'We either look after vulnerable people or we do not': Calls for waste waiver for those with incontinence issues

A Cork TD has called on Government members to support a proposal that people with disabilities or serious illnesses, who suffer from incontinence, would receive a waste waiver. 
'We either look after vulnerable people or we do not': Calls for waste waiver for those with incontinence issues

A Cork TD has called on Government members to support a proposal that people with disabilities or serious illnesses, who suffer from incontinence, would receive a waste waiver through refuse companies.

A Cork TD has called on Government members to support a proposal that people with disabilities or serious illnesses, who suffer from incontinence, would receive a waste waiver through refuse companies.

Cork East Labour TD Seán Sherlock has asked for cross-party support for his amendment to the Circular Economy Bill which is due to be discussed in the Dáil on Wednesday.

Deputy Sherlock said the purpose of the amendment was to create a scheme to help people with disabilities or illnesses, where incontinence is an issue, to meet the cost of disposal of medical incontinence wear.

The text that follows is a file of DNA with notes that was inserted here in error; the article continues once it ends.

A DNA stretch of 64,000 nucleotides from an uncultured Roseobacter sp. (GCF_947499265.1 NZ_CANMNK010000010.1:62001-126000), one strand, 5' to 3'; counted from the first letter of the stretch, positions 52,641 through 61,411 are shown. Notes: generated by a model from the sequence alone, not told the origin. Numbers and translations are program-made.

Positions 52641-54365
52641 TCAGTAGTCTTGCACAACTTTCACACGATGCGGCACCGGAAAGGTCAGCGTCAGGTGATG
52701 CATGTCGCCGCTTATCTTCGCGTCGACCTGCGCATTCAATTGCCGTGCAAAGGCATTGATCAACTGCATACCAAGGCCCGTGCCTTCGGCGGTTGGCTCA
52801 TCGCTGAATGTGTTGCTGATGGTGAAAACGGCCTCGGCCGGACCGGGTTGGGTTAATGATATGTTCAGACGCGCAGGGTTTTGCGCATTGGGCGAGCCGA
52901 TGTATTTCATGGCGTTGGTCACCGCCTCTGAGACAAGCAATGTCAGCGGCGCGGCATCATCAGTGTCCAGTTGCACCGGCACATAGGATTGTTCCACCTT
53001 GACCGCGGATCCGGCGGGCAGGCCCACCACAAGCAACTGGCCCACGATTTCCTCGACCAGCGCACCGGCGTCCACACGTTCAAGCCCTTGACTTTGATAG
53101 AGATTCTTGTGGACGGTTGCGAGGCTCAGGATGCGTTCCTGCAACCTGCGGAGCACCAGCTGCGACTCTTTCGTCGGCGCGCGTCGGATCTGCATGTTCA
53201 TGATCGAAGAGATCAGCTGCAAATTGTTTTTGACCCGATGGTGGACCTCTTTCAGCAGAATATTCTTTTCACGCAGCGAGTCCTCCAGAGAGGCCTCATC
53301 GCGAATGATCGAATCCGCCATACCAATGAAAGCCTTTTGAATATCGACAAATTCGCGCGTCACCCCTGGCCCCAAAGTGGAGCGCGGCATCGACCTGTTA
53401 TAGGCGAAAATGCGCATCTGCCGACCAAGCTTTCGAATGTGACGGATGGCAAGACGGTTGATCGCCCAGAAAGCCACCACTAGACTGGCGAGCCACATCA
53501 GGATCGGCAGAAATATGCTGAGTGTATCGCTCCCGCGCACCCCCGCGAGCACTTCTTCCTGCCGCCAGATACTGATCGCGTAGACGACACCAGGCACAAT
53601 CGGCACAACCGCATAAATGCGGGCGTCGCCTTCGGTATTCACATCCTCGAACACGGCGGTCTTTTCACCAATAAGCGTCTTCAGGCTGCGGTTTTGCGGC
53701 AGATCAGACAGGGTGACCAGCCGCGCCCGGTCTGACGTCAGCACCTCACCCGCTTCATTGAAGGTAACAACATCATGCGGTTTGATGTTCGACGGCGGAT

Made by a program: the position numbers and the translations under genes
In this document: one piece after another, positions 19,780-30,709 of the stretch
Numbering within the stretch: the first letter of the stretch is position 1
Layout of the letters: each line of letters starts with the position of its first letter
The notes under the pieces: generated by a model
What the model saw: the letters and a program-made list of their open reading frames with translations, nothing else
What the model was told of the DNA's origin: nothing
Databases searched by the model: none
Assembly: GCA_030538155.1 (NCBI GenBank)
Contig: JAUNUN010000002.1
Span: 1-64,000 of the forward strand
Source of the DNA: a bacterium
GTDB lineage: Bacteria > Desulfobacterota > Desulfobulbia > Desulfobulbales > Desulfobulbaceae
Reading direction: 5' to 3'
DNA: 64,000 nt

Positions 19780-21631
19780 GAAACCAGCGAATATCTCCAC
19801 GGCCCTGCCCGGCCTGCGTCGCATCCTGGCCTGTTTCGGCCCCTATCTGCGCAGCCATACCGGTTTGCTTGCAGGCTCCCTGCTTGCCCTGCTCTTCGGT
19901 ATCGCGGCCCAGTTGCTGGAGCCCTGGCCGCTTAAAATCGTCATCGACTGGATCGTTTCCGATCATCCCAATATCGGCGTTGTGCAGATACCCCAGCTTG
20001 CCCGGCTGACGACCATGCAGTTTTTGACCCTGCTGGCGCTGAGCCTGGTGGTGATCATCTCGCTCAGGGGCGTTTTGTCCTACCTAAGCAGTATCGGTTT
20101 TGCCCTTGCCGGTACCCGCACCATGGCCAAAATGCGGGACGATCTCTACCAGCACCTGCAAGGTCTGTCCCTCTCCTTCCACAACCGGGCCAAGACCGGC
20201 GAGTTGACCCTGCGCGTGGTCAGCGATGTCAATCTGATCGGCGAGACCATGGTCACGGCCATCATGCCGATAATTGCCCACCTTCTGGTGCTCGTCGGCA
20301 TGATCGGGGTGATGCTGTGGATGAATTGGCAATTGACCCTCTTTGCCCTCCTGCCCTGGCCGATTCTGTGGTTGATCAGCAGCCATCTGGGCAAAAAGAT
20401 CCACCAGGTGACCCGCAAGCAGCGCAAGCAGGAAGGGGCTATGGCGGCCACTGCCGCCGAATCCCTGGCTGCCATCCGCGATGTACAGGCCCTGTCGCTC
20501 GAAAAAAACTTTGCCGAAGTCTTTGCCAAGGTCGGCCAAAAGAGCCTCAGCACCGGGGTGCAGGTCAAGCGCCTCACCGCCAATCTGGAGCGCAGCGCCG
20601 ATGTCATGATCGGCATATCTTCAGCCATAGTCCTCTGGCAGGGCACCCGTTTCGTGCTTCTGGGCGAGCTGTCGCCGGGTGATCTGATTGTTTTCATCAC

“There was a Government decision taken at cabinet in 2017, which stated the intent for ‘the provision of a financial support to persons with lifelong or long-term medical incontinence to help meet the cost of disposal of medical incontinence wear’,” Deputy Sherlock said. “This has been dragging on since 2017 with every excuse used to not bring it in. 

"We’ve had concerns on GDPR being thrown at us, and we were told in the latest answer that the market will provide. 

"We know that the Government has no intention of doing this, which is why I and the Labour Party are forced to table this amendment.

“Minister after minister has been talking around and telling me the same thing for nearly four years. 

"We either look after vulnerable people in this society or we do not.” 

Mr Sherlock said many other deputies had raised this matter over the years, and some were now in Government, so he was asking for cross-party support.

“It is very easy to design a scheme that would meet the needs of the people that we are all trying to represent here,” Mr Sherlock said. 

“We were told by Government in 2017 that it was anxious to introduce a scheme, and there is an opportunity now to put that into action.” 

Anne Rabbitte TD, the Minister for State for Disabilities, told The Echo she appreciated the intent of Deputy Sherlock’s amendment. 

"I think Seán is 100% correct on this, and I’d go one step further and say all childcare facilities should be excluded also,” Ms Rabbitte said.

When asked if she intended to support Mr Sherlock’s amendment, Ms Rabbitte replied: “I will be discussing the amendment with the relevant minister, as I can see 100% the rationale of accepting this amendment.” 

The Department of Environment, Climate and Communications has been approached for comment.

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